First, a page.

Officially opened in April 2008, the Oslo Opera House was designed by the acclaimed Norwegian architectural firm Snøhetta. The opera, which took five years to complete, sits on the bank of the Bjørvika district, near the stock exchange and the central station. It is the largest cultural building to be built in Norway since the construction of the Nidaros Cathedral in Trondheim at the start of the 14th century.
From classics to world premieres of renowned and new Norwegian works, as well as a number of big concerts and one-off performances, the Oslo Opera House aims to bring culture to a wider audience.
In 2012 around 310 000 people attended one of The Norwegian National Opera & Ballet's performances and concerts. This is the biggest number in the history of the institution.
The 2013 season features over 330 performances and 11 new opera and ballet productions will be premiered.
A new landmark for Oslo
Oslo Opera has become a new landmark for the city and proved an instant success with both locals and tourists. In its five years since opening, over 8 million people have visited the house. Visitors grew by 20% between 2011 and 2012, and by the end of 2013 the total will pass 10 million visitors.
From the outside, the most striking feature is the white sloping marble roof which rises directly up from the Oslofjord, allowing visitors to enjoy a stroll and take in views of the city.
If you see the building from the fjord you will notice a facade of solar panels. In fact, this is Norway’s biggest area of solar panels supplying the building with some of the energy its needs.
International prizes and accolades
The opera has also won an array of awards, both at home and abroad, including the prestigious Mies van der Rohe Prize (2009) and the International Architecture Award 2010. It was also named World Cultural Building of the Year in 2008.
"The Oslo opera house is a powerful and beautiful statement, radiant with music and song, one that announces Norway's arrival as a cultural center . Most of all, it's a building to be shared: anyone who travels to Oslo will want to see, and climb, Snøhetta's marble mountain," wrote Jonathan Glancey in the British newspaper The Guardian just after the building’s inauguration in April 2008.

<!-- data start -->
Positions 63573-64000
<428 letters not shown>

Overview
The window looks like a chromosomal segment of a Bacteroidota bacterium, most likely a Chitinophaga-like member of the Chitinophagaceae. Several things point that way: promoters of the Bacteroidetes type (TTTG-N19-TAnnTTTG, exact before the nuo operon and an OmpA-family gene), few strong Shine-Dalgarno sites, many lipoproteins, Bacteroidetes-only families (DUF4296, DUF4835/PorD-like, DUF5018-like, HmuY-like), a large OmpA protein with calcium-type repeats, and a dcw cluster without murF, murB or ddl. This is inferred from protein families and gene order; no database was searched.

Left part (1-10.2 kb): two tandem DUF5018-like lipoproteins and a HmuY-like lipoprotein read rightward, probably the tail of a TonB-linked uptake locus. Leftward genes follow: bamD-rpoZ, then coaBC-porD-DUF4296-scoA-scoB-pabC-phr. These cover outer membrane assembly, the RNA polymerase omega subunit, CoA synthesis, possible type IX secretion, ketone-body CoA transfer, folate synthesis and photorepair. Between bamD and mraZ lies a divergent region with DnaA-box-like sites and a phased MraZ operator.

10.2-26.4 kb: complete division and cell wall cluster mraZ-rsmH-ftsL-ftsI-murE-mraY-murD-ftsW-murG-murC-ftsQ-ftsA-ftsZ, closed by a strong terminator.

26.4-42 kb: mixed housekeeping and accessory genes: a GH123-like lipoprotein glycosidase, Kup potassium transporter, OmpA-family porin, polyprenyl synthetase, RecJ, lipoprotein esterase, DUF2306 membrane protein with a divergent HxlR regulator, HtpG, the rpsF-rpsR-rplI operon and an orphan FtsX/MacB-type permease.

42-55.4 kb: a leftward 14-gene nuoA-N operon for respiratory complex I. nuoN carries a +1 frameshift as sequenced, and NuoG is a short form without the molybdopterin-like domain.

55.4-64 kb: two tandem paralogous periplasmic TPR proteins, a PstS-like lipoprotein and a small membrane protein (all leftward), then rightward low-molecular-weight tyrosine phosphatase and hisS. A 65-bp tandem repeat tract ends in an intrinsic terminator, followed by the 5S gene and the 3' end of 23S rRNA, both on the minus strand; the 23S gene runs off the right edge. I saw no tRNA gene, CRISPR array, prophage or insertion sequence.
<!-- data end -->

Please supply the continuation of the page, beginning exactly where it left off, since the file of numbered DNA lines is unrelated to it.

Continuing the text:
Meanwhile The Times’ Richard Morrison declared: "I am in love. She's Norwegian, gorgeous, full of fun, yet with surprising hidden depths. She's the new Oslo Opera House, an amazing marble and granite vision that rises out of the fjord like a giant ice floe."
Cutting edge architecture and design
The floor area of the base of the building is equivalent to four international standard football fields and measures more than 38,000 square meters. The building boasts three stages and a total of 1,100 rooms.
The foyer is a huge open room with a minimalist décor, using simple materials such as stone, concrete, glass and wood. Here you find seating areas, bars and restaurants.
The main classical horseshoe shaped auditorium, which is one of the most technologically advanced in the world, offers great scenographic flexibility and fantastic acoustics. The stage area measures several thousand square meters and parts of it are as much as 16 meters below the surface of the water.
In contrast to the light foyer, the main auditorium is decorated in ammonia-treated Baltic oak. The seatbacks of the 1,350 seats contain individual screens with subtitles in eight different languages. Boat builders from the northwest coast of Norway have carved the balconies, and hanging from the ceiling is Norway’s largest circular chandelier. It is 7 meters in diameter, weighs 8 tons, has 5,800 crystal glass elements and was produced by the Norwegian firm Hadeland Glassverk.
International visitors to productions will find text displays built into the back of every seat in the Main and Second House where you can read the librettos in English or Norwegian.
Interested in finding out more about the opera? Join a guided tour. Tours are available at weekends, and last for about 50 minutes. They must be booked in advance.